Oculocutaneous albinism:  affects skin and hair pigmentation, resulting in light-colored irises, fair skin, and white or light-colored hair.

Heterochromia: different-colored eyes in the same individual, either due to genetic changes, eye development problems, or eye disease or injury.

Eye color can also be linked to certain diseases, with brown eyes having a higher risk of cataracts and blue eyes being more resistant to mental health conditions. If you notice sudden or sudden changes in eye color, it’s recommended to consult an eye care specialist for further attention and care.

Heterochromia: The Phenomenon of Different Colored Eyes

Heterochromia is a rare condition characterized by mismatched eye colors, most often brown and blue. It can be due to genetic changes, eye development problems, or eye disease or injury. Although it can occasionally indicate underlying medical issues, it is usually benign and doesn’t need to be treated unless further complications are found.

There are 3 types of heterochromia:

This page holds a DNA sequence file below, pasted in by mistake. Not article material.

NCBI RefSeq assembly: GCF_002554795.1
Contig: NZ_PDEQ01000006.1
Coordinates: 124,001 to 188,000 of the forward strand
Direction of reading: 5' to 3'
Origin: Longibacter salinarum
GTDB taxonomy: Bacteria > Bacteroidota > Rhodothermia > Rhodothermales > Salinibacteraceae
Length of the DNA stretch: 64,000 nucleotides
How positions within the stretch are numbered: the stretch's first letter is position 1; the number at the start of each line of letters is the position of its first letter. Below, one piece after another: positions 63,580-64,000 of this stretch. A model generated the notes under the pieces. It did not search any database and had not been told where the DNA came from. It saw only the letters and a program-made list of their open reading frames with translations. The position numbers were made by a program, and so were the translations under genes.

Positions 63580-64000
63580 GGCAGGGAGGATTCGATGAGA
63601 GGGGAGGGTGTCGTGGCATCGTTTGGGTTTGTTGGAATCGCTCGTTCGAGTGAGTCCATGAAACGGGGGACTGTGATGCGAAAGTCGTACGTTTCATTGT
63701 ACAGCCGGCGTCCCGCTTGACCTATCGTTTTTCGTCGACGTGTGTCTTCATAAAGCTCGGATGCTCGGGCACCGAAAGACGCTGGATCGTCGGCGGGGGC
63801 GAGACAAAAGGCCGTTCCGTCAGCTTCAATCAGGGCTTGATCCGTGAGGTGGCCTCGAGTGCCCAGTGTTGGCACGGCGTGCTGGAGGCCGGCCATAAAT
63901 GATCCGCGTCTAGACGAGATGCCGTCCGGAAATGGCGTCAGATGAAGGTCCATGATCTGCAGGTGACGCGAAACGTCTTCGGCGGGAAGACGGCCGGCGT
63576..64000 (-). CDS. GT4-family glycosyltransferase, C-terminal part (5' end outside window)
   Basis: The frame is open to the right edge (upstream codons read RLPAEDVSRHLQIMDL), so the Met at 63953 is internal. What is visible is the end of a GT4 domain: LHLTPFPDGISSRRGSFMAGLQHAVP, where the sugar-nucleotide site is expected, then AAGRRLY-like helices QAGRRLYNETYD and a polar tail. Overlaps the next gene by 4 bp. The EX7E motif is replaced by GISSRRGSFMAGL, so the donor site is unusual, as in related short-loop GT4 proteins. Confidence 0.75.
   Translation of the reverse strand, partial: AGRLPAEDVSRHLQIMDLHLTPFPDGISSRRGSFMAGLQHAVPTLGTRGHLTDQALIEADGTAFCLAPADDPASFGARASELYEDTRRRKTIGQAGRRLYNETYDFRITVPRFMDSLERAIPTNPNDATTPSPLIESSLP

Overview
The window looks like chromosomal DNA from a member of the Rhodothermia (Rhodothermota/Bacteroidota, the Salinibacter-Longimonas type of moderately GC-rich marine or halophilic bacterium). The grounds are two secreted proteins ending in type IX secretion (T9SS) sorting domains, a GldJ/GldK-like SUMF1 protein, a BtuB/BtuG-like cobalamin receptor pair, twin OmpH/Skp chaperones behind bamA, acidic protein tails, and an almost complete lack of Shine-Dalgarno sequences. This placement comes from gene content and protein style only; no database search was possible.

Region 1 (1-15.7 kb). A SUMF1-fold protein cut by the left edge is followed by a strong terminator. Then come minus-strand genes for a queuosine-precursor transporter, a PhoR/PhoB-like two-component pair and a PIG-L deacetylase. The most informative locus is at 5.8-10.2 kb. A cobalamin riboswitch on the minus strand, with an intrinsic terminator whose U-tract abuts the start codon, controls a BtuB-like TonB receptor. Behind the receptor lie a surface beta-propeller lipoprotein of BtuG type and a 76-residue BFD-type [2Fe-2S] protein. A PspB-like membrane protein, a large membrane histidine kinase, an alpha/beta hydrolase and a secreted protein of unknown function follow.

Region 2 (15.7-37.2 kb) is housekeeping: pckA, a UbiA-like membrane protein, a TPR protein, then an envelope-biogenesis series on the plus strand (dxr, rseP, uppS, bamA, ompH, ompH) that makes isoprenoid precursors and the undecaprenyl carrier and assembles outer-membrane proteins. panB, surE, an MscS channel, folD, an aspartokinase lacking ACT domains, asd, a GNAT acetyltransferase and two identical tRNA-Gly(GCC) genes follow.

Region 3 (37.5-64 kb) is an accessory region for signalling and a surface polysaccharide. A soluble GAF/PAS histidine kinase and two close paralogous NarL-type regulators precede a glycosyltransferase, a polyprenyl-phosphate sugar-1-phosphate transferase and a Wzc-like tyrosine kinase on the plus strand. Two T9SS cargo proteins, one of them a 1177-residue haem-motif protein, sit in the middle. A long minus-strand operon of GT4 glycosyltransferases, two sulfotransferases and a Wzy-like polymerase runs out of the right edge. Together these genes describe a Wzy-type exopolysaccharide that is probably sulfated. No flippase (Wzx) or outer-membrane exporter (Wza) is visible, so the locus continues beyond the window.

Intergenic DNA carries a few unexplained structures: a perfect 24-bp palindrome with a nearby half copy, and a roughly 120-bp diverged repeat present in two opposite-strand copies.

• Complete heterochromia: two different colored eyes
  • Sectoral heterochromia: Same color eyes, but one looks darker
  • Central heterochromia: 2 different colors in the same iris. The outer ring is one color while the inner is another, and it may appear to have different color “spikes” from the pupil.

Famous people who have a form of heterochromia include:

Kate Bosworth

Benedict Cumberbatch

Robert Downey, Jr.

Joe Pesci

Angelina Jolie

Demi Moore

Christopher Walken

Simon Pegg

Olivia Wilde

Dan Akroyd

Keifer Sutherland

Jane Seymour

Max Scherzer

Elizabeth Berkley

Bill Pullman

Henry Cavill

Michael Flatley

Alyson Hannigan

When to See a Doctor About Your Eye Color

If, at any point, you experience or identify any of the following symptoms or indicators, you should contact a professional eye doctor for a medical examination:

  • Sudden changes in eye color
  • Unexplained eye color abnormalities or discoloration
  • The presence of vision problems or eye discomfort associated with eye color changes

Schedule An Eye Examination Today

For inquiries, an appointment, or a personalized assessment, get in touch with the eye experts at Cleveland Eye Clinic.